Red Sox eager to prove salt vs. Yanks
With new pieces, Boston turns to new chapter of rivalry
BOSTON -- For the first time in five years, the Red Sox will open the season amid the spectacle of the game's biggest rivalry. But unlike 2005, when they were the ones taking the field as defending World Series champions, the Sox will spend 2010 trying to take down the Yankees.
From 1919-2003, the Yankees always seemed to have the upper hand in the rivalry. After all, the championship count was Bronx Bombers 26, Red Sox 0 during those eight-plus decades.
However, things changed for a while, starting with Boston's historic comeback against the Yankees from an 0-3 deficit in the 2004 American League Championship Series. The Sox went on to win not only that World Series, but another one in '07.
But by winning their first World Series since 2000 last October, the Yankees are at the summit, and the Red Sox will spend the spring, summer and perhaps autumn trying to knock them down a peg.
It starts Sunday at 8:05 p.m. ET when the rivals square off in Major League Baseball's first game of 2010, under the lights of Fenway Park. That is when the Red Sox can officially start erasing the sour taste of being swept out of the American League Division Series by the Angels last October, an indignity made only worse when they had to see the Yankees win it all.
"I think everyone is excited," said Red Sox second baseman Dustin Pedroia. "They're the world champs. We have the first game of the season at our place against them. It's going to be fun."
The Red Sox had their fun against the Yankees early last year, winning the first eight head-to-head encounters for the first time since 1912. But New York turned the tables, reeling off nine of the last 10, and winning 103 games on the season, eight more than Boston.
"Those guys, they set the bar pretty high last year and played great baseball," Pedroia said. "We're trying to get to that point."
They've added several new pieces in an effort to gain ground. John Lackey is another horse in the rotation to go along with Opening Night starter Josh Beckett and lefty Jon Lester. Marco Scutaro gives Boston another grinder in all sides of the game. Adrian Beltre is a defensive star, and could emerge into a key signing if he can regain his offensive stroke. Center fielder Mike Cameron brings a veteran presence, power and solid defense.
Sure, the Red Sox hope they are better. But they know they still have to prove it.
"They are the reigning champs," Cameron said. "You have to look at the reigning champs in a different manner because they are trying to hold on to the trophy and we get a chance to go in and fight for it."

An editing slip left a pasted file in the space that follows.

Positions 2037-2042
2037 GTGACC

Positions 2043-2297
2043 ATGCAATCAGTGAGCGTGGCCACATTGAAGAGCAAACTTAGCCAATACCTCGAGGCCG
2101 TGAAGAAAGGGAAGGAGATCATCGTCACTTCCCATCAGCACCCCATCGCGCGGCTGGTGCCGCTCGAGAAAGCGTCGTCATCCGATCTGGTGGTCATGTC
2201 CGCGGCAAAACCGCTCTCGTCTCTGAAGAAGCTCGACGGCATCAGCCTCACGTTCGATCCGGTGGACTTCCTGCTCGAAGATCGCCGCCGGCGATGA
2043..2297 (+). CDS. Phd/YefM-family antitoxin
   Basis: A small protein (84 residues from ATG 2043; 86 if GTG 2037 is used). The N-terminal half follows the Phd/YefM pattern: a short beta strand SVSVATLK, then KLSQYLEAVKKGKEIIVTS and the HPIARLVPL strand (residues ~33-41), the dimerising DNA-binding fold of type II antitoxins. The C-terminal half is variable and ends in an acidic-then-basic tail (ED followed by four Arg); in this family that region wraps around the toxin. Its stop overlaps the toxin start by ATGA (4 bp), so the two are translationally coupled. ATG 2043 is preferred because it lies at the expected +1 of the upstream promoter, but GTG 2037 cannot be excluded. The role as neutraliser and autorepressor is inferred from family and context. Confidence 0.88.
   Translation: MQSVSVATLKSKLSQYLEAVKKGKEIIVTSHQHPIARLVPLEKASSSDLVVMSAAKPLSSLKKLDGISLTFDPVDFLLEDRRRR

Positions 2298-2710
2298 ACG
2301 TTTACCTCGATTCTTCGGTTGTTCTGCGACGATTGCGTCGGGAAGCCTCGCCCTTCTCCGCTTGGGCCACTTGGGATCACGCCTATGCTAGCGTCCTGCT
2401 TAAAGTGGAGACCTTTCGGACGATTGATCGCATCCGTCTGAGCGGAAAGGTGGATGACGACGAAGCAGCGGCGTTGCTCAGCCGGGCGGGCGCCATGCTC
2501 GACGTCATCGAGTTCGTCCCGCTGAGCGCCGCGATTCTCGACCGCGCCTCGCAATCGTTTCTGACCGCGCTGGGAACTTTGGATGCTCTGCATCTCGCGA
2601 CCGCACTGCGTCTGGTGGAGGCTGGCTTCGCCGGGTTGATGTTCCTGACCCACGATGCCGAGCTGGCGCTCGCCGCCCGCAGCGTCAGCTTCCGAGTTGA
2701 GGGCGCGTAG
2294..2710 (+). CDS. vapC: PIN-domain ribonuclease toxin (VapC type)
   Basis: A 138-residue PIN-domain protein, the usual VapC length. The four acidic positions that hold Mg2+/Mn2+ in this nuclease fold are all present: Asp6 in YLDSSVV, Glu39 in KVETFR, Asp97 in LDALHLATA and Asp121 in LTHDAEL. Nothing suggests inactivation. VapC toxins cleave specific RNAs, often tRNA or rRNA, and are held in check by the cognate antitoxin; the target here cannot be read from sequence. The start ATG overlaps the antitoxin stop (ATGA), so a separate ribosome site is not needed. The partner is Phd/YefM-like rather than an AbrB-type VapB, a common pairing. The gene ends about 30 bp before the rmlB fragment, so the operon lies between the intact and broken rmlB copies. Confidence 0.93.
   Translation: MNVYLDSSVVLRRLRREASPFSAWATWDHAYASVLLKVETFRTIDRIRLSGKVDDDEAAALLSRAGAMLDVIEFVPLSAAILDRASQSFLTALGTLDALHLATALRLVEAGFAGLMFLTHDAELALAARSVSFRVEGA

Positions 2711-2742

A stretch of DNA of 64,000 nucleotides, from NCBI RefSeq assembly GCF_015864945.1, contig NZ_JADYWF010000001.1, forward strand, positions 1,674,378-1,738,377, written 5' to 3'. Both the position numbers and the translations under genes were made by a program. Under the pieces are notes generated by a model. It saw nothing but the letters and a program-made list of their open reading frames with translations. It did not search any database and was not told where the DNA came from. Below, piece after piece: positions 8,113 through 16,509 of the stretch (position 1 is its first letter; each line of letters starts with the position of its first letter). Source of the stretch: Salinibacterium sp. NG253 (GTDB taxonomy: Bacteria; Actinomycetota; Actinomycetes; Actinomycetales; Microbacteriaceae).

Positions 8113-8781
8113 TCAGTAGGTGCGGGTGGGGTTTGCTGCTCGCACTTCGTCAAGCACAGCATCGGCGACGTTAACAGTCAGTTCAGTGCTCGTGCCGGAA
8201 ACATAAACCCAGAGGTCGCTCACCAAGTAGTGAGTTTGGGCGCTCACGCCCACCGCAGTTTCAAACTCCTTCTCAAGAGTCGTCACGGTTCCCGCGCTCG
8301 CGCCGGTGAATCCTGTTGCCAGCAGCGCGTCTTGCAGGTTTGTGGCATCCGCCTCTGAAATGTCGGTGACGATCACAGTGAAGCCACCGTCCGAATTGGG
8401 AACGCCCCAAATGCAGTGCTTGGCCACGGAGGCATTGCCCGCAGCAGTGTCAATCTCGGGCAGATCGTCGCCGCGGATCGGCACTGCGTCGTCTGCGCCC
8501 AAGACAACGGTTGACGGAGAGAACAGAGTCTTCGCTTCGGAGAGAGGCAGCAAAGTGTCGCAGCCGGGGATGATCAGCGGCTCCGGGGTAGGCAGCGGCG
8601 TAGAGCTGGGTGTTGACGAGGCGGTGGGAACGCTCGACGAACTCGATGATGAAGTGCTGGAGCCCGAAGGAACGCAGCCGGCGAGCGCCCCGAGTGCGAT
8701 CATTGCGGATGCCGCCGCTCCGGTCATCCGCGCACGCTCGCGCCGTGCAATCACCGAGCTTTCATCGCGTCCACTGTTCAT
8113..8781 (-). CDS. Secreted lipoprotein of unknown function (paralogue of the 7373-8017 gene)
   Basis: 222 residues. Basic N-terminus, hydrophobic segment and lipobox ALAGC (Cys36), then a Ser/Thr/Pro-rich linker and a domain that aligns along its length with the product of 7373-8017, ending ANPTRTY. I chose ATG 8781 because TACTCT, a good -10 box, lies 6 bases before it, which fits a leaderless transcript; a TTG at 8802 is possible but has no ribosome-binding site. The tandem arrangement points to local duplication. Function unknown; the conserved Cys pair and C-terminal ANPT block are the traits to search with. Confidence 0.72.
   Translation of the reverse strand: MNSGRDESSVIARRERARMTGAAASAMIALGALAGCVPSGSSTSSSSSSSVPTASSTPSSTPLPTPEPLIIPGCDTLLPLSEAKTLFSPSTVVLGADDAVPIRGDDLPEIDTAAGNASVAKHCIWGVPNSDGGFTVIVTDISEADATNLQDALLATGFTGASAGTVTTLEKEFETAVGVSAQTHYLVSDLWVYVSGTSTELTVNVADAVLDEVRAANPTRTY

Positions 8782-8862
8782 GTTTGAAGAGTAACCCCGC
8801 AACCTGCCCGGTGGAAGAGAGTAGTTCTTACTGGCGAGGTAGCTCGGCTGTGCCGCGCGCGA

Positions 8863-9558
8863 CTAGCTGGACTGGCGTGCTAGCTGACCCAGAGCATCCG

It will all be magnified on Sunday, being that it is the only regular-season game in the Majors. But the fight to surpass the Yankees is one that will go on for months.
Fittingly, the sides also close the season together with a three-game series at Fenway. Perhaps that showdown will determine the AL East title.
"We're both extremely talented," Pedroia said. "It's just a matter of whoever executes more throughout the course of the season that's going to win more games. Whoever stays healthy is another huge thing. Those two things are the biggest thing about winning the American League East."
While the Red Sox lost Jason Bay, the Yankees subtracted Johnny Damon and Hideki Matsui, but added Curtis Granderson and Nick Johnson. Of course, New York still has the star power of Derek Jeter, Alex Rodriguez, Opening Night starter CC Sabathia and ageless closer Mariano Rivera. Aside from the newcomers, the Red Sox have a stable of key veterans returning for another season, including Pedroia, Kevin Youkilis, Victor Martinez, David Ortiz and their own star closer -- Jonathan Papelbon.
Red Sox manager Terry Francona, after guiding his team through a relatively healthy Spring Training, is eager to see how his team evolves.
"I would say just the normal anxiety," Francona said. "I just think that's human nature. I think our goal or aim is just to get into the grind of the season. Get everybody's firsts out of the way. Get into the grind of the season where you can see how good you are."
It seems that the Red Sox always need to go through the Yankees first before determining just how good they are.
"I think any team can be the team to beat," said Red Sox right fielder J.D. Drew. "It's Game 1. Everyone starts the season anew and you're trying to shoot for a championship, so that's what we're doing."
"I feel confident," said Red Sox left fielder Jacoby Ellsbury. "I feel like we're ready to go and we're putting a good ballclub out on that field. It always comes down for any team to pitching and defense. And I think people are going to be pleasantly surprised how we swing the bats."
Ian Browne is a reporter for MLB.com. This story was not subject to the approval of Major League Baseball or its clubs.